I was thinking about Haiti recently. Nothing unusual about that; I do it on a regular basis, which would explain why I’ve written three screenplays and a book on the topic. But this was in response to a sermon I’d heard. The scripture on which the message was based would normally be considered, to be kind, a dry selection. Not something someone would feel comfortable basing a half-hour long message on.
Exodus 20 begins with a bang: the Ten Commandments. Those laws, recorded in the first 17 verses of the chapter, are the fodder for countless sermons, and for good reason. In some ways, they lay the foundation for civilization as we know it.
Once you leave those verses, however, the text in the following chapters ventures into some pretty esoteric territory: The design of the clasps and crossbars used in the tabernacle, the colors of the pomegranates on the priests’ robes, the treatment of slaves (!), and the exact method of splattering blood from the animal sacrifices are among the minutia covered by the dicta described therein. They’re painful to read. Can you imagine preparing a meaningful, relevant talk on that trivia?
Which raises the question: Why are they there? What purpose do they serve? The speaker with the unenviable task of expounding on that text made the following observation: The Hebrews for whom those laws were written had been living in slavery for the previous 400 years. The generations who knew how to live in freedom were long past. This new group, recently freed from the oppression of their Egyptian captors, were suddenly thrust into a world of liberty and autonomy that was as foreign to them as moving to the moon would be for us. And just as dangerous.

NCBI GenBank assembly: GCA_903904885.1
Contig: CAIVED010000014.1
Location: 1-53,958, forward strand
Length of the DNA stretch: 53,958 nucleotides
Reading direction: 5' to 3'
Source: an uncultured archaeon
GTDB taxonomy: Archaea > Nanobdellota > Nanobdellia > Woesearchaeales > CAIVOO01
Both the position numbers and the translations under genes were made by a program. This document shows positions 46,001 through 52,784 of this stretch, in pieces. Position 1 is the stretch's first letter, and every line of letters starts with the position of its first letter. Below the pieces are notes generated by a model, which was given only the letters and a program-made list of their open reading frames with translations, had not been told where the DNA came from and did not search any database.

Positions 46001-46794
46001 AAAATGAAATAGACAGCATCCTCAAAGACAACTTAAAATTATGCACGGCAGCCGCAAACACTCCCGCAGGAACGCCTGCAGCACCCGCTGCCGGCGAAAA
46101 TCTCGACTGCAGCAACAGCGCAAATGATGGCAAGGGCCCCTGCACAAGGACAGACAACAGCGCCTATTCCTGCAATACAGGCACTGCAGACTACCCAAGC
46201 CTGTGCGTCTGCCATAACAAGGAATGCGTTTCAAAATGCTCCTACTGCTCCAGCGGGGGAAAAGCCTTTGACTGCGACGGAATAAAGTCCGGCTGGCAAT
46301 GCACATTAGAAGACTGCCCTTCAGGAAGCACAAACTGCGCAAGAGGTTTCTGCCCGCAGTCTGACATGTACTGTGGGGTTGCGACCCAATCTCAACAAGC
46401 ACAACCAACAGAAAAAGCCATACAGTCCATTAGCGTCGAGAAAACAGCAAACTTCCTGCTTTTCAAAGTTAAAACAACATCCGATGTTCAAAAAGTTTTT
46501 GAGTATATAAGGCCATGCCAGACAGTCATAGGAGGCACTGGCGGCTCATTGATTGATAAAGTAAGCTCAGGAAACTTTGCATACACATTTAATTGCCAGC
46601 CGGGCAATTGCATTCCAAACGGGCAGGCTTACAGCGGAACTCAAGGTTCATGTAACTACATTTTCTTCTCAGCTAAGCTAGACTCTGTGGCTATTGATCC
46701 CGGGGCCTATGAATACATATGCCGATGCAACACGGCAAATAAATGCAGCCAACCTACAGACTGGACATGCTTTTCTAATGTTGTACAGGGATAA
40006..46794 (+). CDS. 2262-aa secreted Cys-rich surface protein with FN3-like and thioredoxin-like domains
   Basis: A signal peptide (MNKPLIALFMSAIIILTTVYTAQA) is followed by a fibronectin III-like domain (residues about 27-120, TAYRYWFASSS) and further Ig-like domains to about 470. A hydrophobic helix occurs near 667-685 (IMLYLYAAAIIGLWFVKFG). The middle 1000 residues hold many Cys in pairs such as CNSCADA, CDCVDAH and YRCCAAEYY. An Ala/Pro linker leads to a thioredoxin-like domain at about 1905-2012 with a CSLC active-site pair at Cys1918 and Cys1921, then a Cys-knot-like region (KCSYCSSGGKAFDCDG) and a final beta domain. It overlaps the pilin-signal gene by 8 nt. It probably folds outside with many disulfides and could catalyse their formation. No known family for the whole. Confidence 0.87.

How to begin a free, just society with no foundation to build on? God graciously provided them that foundation in Torah, the laws that govern – admittedly, down to the most precise detail – how to live in a free society.
Which brings me to Haiti.
Haiti had a lot in common with Israel. It was a nation of slaves who found themselves, through the blood and sacrifice of its people, suddenly free of the shackles of French tyranny. Where to begin in a land whose people had known nothing but unimaginably cruel mistreatment at the hands of their French captors?
Who would help these newly freed men? Not the US, a country supposedly founded on the principals of equality. Thomas Jefferson (who held the truth that all men are created equal to be self-evident; evidently not to him, however) was afraid the Haitian revolution would inspire his slaves to revolt, so he refused to recognize the nascent nation. This, in spite of the fact that Haitian soldiers had fought in the American revolution.
Certainly not the French, who enriched themselves on the backs and blood of the millions of slaves they brought from Africa and whose revolution had inspired the Haitians to seek their freedom.
In other words, if Haiti was to learn how to be a truly free nation, they would have to figure it out by themselves, without historical precedent – no nation has ever, before or since, been born of a slave rebellion – and without outside help. Is it any wonder Haiti has suffered through dozens of dictators accompanied by as many or more new constitutions? They’re still trying to figure it out.
Picking oneself up by one’s bootstraps is literally impossible for a single person, much less an entire nation. Would that God had given a new Torah to Haiti. Or that His people would be that outside source of help and inspiration. Handouts won’t cut it. Another new “orphanage” won’t move them in the right direction.
At the very least, we should be understanding of Haiti’s situation. A more appropriate response would be to be part of a solution.
After all, we helped create the problem.